UK news

Guardian editor's daughter in Melanie Phillips row

November 13, 2009

The daughter of the editor of the Guardian, BellaM — Isabella Mackie — has been identified as the poster of a controversial comment on a website she was moderating.

According to the website, CiF Watch — set up specifically to monitor incidents of anti-Israel bias on the Guardian's Comment is Free site — BellaM intervened in a series of posts that followed an article by the Muslim writer Ed Husain, attacking the columnist Melanie Phillips.

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Grandmother arrested for 'selling tortoises illegally'

By Robyn Rosen, November 12, 2009

A Jewish grandmother has been arrested for allegedly selling tortoises illegally from her pet guest house in Essex.

Tracy Cooper, 43, was shocked when she woke one morning last month to discover six police officers, three police jeeps and a warrant for her arrest.

She runs a pet boarding house in Epping which currently houses 23 tortoises, 14 parrots, 10 canaries, nine rabbits, eight cats and two ferrets.

But she has been accused of selling tortoises without the required government documentation.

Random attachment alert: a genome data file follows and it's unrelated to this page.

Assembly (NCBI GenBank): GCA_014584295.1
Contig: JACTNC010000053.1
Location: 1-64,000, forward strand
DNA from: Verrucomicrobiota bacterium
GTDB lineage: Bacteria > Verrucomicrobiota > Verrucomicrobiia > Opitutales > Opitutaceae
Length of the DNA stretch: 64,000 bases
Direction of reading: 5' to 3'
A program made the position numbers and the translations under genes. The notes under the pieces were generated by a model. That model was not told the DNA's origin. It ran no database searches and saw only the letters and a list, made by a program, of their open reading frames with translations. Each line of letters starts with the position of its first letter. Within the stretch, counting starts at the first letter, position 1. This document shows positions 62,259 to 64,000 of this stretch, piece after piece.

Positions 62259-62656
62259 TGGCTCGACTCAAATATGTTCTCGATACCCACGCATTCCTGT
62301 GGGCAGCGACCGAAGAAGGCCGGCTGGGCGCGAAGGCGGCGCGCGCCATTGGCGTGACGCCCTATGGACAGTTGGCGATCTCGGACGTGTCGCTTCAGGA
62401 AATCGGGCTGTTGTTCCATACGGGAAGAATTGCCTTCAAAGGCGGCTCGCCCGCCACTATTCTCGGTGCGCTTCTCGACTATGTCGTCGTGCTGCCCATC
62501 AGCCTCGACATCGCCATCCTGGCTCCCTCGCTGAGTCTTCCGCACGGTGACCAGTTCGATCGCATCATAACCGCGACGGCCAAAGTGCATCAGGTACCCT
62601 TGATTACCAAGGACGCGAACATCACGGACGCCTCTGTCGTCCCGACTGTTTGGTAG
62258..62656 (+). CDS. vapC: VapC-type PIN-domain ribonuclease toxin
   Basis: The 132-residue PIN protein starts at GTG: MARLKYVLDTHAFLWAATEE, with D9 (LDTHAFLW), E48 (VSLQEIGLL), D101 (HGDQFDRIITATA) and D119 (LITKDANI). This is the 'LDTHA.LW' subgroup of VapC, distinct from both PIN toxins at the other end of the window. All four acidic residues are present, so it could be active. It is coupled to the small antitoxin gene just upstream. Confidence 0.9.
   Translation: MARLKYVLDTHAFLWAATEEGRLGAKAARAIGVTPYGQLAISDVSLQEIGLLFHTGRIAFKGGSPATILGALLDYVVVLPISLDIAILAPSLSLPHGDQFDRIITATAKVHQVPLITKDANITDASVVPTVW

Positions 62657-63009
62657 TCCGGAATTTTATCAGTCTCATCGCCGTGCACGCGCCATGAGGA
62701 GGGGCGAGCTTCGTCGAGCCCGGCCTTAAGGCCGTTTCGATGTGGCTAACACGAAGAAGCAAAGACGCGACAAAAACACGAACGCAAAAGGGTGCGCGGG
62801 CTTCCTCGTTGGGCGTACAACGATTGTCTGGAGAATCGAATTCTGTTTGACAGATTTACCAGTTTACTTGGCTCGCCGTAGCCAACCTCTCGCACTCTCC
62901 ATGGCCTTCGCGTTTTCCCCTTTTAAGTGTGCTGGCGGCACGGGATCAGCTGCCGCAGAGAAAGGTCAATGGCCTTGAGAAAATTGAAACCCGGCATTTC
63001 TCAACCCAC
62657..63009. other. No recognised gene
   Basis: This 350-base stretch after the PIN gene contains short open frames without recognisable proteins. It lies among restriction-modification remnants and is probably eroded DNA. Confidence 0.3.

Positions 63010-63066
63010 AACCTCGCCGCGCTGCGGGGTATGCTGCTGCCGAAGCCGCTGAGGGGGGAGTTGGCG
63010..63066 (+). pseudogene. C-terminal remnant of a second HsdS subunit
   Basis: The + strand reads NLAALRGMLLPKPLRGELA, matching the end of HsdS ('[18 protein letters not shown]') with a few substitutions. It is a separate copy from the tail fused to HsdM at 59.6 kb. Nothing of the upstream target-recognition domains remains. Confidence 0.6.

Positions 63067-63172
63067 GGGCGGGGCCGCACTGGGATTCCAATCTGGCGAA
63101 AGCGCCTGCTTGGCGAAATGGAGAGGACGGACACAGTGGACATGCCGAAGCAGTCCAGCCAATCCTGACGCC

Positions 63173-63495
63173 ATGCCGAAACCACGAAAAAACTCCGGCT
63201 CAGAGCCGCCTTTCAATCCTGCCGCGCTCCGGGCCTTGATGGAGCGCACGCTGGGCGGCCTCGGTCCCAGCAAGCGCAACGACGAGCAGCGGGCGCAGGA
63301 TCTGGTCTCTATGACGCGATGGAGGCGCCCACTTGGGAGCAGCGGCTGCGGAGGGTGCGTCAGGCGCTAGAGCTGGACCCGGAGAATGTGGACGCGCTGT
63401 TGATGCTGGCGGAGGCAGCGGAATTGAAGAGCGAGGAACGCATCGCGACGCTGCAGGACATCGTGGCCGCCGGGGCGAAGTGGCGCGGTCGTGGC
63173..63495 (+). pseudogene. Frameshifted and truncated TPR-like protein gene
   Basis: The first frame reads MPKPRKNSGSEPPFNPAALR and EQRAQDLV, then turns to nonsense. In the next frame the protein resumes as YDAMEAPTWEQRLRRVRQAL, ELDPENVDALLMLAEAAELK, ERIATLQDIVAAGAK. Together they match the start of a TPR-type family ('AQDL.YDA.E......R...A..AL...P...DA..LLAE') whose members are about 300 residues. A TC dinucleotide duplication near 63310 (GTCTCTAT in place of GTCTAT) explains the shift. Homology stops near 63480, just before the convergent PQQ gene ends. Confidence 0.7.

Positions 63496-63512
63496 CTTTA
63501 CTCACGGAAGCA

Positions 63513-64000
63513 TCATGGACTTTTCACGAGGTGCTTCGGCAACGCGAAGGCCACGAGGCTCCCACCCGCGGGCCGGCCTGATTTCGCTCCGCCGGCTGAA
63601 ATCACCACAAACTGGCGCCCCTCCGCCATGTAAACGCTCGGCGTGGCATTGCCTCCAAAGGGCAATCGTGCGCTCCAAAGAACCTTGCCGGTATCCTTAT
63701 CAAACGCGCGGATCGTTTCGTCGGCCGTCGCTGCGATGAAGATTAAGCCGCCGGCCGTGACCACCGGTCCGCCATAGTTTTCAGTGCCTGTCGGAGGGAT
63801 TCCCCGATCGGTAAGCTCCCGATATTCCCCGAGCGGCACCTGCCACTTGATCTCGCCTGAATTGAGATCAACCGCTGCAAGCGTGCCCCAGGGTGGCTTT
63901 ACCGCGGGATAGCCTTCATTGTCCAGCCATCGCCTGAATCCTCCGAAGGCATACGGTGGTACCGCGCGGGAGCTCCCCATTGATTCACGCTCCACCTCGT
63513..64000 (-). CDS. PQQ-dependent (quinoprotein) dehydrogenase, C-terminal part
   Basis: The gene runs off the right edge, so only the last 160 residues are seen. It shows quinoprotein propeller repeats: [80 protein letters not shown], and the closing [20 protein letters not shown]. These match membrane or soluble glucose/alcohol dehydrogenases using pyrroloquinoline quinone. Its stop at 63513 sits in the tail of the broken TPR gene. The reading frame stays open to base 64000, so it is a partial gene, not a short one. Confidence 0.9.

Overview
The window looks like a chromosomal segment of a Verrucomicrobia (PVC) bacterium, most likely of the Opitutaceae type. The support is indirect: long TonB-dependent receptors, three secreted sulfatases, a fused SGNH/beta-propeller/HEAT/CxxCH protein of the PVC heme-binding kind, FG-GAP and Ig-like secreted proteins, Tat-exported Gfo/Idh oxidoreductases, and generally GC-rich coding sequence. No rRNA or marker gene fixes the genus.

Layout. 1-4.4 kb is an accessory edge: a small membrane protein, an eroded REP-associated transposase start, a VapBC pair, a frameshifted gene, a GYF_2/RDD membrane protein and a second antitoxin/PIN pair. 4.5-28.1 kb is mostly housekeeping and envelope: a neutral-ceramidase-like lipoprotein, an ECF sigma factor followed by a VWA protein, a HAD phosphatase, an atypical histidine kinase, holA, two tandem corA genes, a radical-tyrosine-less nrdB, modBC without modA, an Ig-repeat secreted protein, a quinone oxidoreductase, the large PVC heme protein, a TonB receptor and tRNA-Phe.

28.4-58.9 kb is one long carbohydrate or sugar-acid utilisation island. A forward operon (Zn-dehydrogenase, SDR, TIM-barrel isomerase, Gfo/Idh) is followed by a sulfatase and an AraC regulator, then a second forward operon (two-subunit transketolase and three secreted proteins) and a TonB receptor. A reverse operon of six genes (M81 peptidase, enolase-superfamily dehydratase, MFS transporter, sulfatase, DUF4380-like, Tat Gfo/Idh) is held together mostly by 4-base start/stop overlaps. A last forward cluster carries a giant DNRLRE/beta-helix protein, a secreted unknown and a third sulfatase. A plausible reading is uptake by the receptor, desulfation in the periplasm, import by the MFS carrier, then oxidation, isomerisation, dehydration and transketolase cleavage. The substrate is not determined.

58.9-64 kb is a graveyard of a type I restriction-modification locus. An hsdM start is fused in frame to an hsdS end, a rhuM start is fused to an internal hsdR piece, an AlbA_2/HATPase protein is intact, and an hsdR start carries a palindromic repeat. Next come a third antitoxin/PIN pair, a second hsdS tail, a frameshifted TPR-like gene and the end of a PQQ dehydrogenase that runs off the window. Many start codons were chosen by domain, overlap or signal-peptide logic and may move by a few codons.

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Valmadonna's collection of Hebrew books struggles to find home

By Simon Rocker, November 12, 2009

The compiler of the world’s finest private collection of Hebrew books and manuscripts still hopes to find a new home for them, preferably in the UK.

Since February, the 13,000 volumes in Jack Lunzer’s Valmadonna Trust Library have been with Sotheby’s in New York, awaiting a buyer.

But now the 85-year-old bibliophile believes that the proposed new Jewish Community Centre in North-West London being built by Dame Vivien Duffield would make an ideal place to rehouse them.

“It would be wonderful if the library could stay in England”, said Mr Lunzer, who lives in Hampstead.

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BBC refuses Rosenthal's The Barmitzvah Boy release

By Robyn Rosen, November 12, 2009